The bad news from the Michigan v. EPA  decision is that the EPA is required to perform a cost benefit analysis on emission regulations promoted by the EPA.  The slightly better news is that the decision doesn’t do what corporate radicals want – dismantle the EPA. Nor does the decision declare that the EPA may not issue rules on carbon or other pollutant emissions, granted that it does constitute another shackle on the Agency’s attempt to clear the air.

One way to support the efforts of the EPA to enforce the provisions of the Clean Air and Clean Water Acts might be be advocate for more, not less, study – studies which incorporate the CEA elements (health benefits included) and SROI quadrants which incorporate social benefits.

The argument that government regulations should hinge upon the notion that private sector operations should agree that the regulations are “not too expensive,” is a narrow, corporatist, perspective, and one which would all but insure no regulation of exploiters and polluters.  A better approach is to take into consideration the cumulative economic impact of regulations and the social returns we can make on our national investments.

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Heller: Environmental Equivocation and the Koch Brothers

Heller 3

Nevada Senator Dean Heller (R) was one of 98 members of the upper chamber to vote for an amendment to S. 1 (Keystone Pipeline bill) in which the Senate declared ‘global climate change is NOT a hoax.’ [rc 10] That’s good for starters.  However, Senator Heller didn’t get over the finish line. Along came vote number 12, which sought to clarify the nature of the global climate change:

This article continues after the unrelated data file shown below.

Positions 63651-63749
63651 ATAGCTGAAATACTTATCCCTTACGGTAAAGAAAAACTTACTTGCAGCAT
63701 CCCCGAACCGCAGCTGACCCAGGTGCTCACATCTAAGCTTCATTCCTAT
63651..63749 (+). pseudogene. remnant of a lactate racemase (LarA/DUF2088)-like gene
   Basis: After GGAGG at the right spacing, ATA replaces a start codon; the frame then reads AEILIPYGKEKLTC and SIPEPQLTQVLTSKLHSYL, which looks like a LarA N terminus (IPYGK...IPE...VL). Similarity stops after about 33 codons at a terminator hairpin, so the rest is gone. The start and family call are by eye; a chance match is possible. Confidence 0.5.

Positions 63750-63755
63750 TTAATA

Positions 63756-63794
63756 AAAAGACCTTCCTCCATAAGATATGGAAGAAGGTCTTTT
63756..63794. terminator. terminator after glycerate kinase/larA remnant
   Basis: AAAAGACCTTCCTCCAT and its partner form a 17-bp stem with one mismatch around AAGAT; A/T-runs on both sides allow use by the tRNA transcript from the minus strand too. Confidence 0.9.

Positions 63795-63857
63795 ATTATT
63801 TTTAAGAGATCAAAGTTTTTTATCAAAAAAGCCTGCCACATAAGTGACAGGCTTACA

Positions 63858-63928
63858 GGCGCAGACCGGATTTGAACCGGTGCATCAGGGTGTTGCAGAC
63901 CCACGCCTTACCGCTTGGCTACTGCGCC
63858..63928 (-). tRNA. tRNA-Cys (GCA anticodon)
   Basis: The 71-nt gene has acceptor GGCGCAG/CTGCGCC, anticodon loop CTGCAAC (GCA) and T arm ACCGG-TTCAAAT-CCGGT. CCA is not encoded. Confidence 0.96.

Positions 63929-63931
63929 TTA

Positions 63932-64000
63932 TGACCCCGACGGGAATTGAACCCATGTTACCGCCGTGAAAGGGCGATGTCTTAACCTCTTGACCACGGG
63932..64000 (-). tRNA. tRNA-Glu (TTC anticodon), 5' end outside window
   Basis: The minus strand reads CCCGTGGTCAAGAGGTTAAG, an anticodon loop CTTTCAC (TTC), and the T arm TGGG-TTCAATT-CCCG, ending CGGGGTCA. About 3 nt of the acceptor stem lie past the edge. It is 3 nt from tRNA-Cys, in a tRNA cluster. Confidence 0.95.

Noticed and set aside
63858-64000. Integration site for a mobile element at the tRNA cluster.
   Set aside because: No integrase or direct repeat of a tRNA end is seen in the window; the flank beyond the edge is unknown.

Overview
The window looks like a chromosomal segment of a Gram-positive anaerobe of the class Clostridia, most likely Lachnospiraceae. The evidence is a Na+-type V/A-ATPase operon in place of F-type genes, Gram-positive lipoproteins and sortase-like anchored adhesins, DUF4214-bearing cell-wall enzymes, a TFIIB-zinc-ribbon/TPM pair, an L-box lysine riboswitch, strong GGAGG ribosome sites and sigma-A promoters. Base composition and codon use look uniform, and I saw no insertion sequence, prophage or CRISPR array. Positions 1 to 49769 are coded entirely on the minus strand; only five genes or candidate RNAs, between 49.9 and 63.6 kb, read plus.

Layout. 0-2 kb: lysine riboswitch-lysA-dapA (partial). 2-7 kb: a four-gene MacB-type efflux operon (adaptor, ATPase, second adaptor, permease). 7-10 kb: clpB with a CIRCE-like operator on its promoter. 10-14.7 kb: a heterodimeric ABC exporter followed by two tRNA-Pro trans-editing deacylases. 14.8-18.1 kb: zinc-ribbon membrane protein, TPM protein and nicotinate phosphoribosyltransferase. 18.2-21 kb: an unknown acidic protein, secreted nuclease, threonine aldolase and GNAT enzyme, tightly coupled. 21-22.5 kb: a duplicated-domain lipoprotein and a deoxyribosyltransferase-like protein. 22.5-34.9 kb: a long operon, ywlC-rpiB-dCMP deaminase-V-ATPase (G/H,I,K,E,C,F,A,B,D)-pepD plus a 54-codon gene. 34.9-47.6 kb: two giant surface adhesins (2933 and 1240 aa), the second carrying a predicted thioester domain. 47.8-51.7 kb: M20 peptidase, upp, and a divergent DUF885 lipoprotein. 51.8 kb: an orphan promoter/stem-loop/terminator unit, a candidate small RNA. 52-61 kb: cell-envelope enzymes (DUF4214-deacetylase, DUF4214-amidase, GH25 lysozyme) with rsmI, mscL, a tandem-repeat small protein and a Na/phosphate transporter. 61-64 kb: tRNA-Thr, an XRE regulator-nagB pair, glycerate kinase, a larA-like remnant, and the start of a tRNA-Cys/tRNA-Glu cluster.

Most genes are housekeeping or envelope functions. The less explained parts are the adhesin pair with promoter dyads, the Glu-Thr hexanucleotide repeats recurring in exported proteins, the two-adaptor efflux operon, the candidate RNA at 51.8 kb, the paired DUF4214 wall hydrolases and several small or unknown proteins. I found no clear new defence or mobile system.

S Amdt 58: (2) “The [Intergovernmental Panel on Climate Change], in addition to other institutions, such as the National Research Council and the United States (U.S.) Global Change Research Program (USGCRP), have concluded that it is extremely likely that global increases in atmospheric [greenhouse gas] concentrations and global temperatures are caused by human activities.”;…

If one of the significant causes of global climate change isn’t human activity, then what might Senator Heller be thinking?   Is the Senator one of the 18% of all Americans who believe the current situation is the result of natural environmental patterns? Is he one of the 70% of Tea Party Republicans who believes there’s no solid evidence for global climate change?  Or, is he part of the 30% of moderate Republicans who believe there’s no solid evidence for global climate change?   [Pew]

“Opinions of Republicans and Republican-leaning independents divide into four roughly equal size groups: 23% say there is solid evidence of global warming and it is mostly caused by human activity; 19% say warming exists but is due to natural patterns; 25% see no solid evidence and say it is just not happening; 20% say there is no solid evidence but not enough is known yet.” [Pew]

If Senator Heller’s vote on the “hoax issue” is sincere, then he’s probably not a member of the 19% “natural patterns” Republican brigade, nor would he be a member of the “just not happening” chorus. That leaves the 25% who quibble about “not enough is known yet” crowd.  He’s certainly not part of the 23% who say there is solid evidence, and the phenomena is caused by human activity.

Senator Heller will no doubt emphasize his vote on the Hoax Issue as evidence of his moderate views. However, that second vote narrows the box into which he’s placed himself, a box generally shared by those who hew towards the fossil fuel corporation’s line adopted by the less moderate strain of the GOP.

In order to adopt this weasel position between and among the Republican camps one has to ignore the science from NASA (Climate Change Evidence),